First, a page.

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Santa Barbara Zoo’s connection to Australia and how you can help wildlife in crisis

Santa Barbara Zoo
Kacey Drescher/KEYT Photo

SANTA BARBARA, Calif. - Images of singed and suffering wildlife in Australia has struck a chord with the entire world. Everyone wants to know how they can help. 

Conservation groups estimate that 1.25 billion wild animals have died during the fires and officials at the Santa Barbara Zoo have a connection down under. 

Birds like the Sulpher-Crested Cockatoo, Native to Australia, are fighting for their lives as the Bushfire crises rages on.

“Not only is there a direct impact to animals who actually get burned but there’s also an ongoing issue with starvation and loss of habitat, dehydration of animals, smoke inhalation,” said Julie Barnes, Santa Barbara Zoo Vice President of Animal Care and Health. 

While C.J. the Cockatoo is safe and sound at the Santa Barbara Zoo, Barnes can’t stop thinking about the animal kingdom down under.

“Part of the fire is in very ecological sensitive areas where there are threatened and endangered populations. We’re talking about koalas, kangaroos, platypuses endangered frogs, endangered reptiles, endangered insects,” said Barnes. 

An Australian native, Barnes used to work at the Taronga Zoo in Syndey and just went home for the holidays.

“Most of the zoos in Australia are actually contributing to the response to the wildlife that are impacted by the fires. Not only are they taking in injured wildlife, they often have wildlife care facilities. They’re also sending staff out for response to wildlife injuries,” said Barnes.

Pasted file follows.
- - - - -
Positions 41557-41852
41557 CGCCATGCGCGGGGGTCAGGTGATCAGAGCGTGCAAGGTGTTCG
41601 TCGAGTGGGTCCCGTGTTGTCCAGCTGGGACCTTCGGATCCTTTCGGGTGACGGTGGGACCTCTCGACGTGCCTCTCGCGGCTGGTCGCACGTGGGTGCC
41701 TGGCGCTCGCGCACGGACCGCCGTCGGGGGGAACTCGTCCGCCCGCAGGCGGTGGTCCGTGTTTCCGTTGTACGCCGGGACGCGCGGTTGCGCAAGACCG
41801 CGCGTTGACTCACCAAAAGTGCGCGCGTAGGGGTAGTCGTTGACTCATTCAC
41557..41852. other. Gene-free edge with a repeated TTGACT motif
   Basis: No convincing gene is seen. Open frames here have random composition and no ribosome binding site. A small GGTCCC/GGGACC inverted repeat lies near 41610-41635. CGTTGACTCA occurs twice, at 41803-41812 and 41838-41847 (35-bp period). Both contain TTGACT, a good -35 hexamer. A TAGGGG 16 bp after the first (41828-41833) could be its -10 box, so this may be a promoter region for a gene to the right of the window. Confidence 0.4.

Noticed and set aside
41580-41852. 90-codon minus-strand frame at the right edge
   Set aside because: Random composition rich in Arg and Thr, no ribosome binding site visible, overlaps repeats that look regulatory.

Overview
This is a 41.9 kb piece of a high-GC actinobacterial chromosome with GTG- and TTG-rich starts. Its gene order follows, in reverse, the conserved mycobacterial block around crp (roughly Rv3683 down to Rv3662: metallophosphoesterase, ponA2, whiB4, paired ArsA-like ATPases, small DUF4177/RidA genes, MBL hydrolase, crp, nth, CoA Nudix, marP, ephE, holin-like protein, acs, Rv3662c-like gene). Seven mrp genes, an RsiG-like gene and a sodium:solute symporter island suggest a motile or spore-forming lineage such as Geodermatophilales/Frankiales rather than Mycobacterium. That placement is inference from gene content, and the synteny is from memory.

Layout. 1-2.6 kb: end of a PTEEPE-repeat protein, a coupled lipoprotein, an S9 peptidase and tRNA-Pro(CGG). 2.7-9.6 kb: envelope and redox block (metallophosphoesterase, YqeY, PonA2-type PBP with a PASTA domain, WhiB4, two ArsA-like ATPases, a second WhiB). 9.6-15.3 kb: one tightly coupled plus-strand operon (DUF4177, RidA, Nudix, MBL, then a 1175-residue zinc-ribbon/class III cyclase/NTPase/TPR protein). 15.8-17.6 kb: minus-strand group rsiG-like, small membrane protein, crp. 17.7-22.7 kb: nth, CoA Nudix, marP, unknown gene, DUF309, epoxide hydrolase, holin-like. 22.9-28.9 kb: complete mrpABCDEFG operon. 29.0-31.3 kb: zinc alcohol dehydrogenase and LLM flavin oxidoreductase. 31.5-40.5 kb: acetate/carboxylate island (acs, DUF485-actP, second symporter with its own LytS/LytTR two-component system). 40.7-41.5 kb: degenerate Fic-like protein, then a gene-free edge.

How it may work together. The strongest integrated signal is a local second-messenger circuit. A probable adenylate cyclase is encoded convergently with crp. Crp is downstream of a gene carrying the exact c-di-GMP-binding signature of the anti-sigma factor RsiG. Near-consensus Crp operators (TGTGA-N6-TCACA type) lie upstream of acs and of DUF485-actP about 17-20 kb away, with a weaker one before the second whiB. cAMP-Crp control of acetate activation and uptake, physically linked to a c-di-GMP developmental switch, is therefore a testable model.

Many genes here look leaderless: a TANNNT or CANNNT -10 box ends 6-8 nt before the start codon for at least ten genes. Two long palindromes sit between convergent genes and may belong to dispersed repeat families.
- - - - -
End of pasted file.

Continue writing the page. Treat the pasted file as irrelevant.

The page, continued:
Julie has heard estimates of up to a billion animals either killed or affected by the fires and says sadly, that number is only going to go up as we look at long term recovery efforts. “It could be five to 10 years before we really know the status of these populations,” she adds. 

Julie knows that as Californian’s we understand how devastating wildfires can be but she says the magnitude of what is happening in Australia right now is dire and you can help.

The Zoo is donating funds to Australia through the Zoo and Aquarium Association of Austral-Asia because they’re making sure the funds are getting to where they are needed,” said Barnes. 

If you would like to support the Australia Wildlife Assistance Fund, you can find more information here

Article Topic Follows: Animals
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Kacey Drescher


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